Subject: GLW: All East Timorese refugees should be granted visas

Received from Joyo Indonesian News

GLW: All East Timorese refugees should be granted visas

Green Left Weekly June 11, 2003

All East Timorese refugees should be granted visas


Immigration minister Philip Ruddock's June 3 decision to grant 379 East Timorese asylum seekers permanent residency in Australia is a decision that all supporters of refugees' right should welcome.

The decision ends more than a decade of waiting for the 379 people concerned. But for the remaining East Timorese asylum seekers living in Australia, the waiting continues.

The applications for permanent residency by all of the 1800 East Timorese asylum seekers were delayed for up to 10 years by the government's ridiculous view that they should seek legal protection from Portugal, East Timor's former colonial ruler, despite the fact that the government had recognised Indonesia's 1976 annexation of East Timor.

Last year, when the immigration department finally resumed processing the East Timorese asylum seekers' applications, their claims for refugee status had collapsed because East Timor had gained independence from Indonesia. They were consequently threatened with deportation, even though many members of them were either born in Australia or arrived as children.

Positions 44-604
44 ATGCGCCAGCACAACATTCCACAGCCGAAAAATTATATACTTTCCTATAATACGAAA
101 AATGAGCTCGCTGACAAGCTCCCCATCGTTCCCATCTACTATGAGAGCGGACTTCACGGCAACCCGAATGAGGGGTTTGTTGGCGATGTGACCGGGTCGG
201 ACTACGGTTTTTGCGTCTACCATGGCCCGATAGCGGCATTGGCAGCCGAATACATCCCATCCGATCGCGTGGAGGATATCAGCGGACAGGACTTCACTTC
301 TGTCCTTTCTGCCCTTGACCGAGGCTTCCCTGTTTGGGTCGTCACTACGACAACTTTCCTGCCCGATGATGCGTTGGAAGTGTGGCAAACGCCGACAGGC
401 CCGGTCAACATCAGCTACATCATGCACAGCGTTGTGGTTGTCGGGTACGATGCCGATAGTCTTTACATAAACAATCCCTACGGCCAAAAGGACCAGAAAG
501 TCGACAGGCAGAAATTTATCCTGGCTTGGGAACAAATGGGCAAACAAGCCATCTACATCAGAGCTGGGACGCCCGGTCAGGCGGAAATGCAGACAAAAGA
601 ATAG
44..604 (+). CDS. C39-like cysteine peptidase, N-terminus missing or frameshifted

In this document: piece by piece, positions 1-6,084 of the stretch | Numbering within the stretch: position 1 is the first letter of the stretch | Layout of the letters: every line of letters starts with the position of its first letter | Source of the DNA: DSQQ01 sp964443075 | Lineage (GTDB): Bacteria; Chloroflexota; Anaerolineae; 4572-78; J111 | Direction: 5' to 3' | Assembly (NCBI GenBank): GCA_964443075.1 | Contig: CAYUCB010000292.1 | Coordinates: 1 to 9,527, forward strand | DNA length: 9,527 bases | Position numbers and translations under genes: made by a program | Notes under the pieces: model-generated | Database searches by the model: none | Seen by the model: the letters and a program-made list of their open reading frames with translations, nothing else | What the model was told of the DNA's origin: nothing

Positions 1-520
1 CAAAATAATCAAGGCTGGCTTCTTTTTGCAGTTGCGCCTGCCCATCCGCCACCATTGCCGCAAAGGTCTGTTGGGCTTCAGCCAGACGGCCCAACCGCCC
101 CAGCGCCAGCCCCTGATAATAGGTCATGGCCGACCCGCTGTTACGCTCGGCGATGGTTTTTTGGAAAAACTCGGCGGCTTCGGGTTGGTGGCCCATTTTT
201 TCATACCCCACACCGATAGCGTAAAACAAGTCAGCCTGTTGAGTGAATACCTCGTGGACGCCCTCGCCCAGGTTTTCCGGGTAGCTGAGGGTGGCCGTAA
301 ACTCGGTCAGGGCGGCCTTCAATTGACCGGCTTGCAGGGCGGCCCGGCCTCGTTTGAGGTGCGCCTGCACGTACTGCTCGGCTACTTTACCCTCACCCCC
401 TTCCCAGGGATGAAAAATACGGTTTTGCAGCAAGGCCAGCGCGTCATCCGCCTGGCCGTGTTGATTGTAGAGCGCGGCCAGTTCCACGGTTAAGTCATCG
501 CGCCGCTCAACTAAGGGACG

In granting the visas, Ruddock has clearly rejected the previous determination of the Refugee Review Tribunal that the East Timorese asylum seekers were not eligible for full refugee status. He has also indicated that a high proportion of the remaining East Timorese asylum seekers are likely to be granted visas on humanitarian grounds.

In the days following Ruddock's decision, a number of public figures including Victorian Premier Steve Bracks, Democrats' leader Senator Andrew Bartlett, City of Yarra mayor Greg Barber and Catholic bishop Hilton Deacon, have publicly called upon Ruddock to grant permanent visas to the remaining East Timorese asylum seekers.

And yet, in spite of all the evidence pointing to the validity of the refugee claims of the East Timorese, Ruddock continues to refuse to create a special humanitarian visa category. Instead, the remaining asylum seekers will be forced to go through the complex, lengthy and costly tribunal process, a process which has now been proven to have failed.

The continued uncertainty of their status is causing immense stress and anxiety for the remaining East Timorese asylum seekers. With the stroke of a pen, Ruddock could remove that uncertainty.

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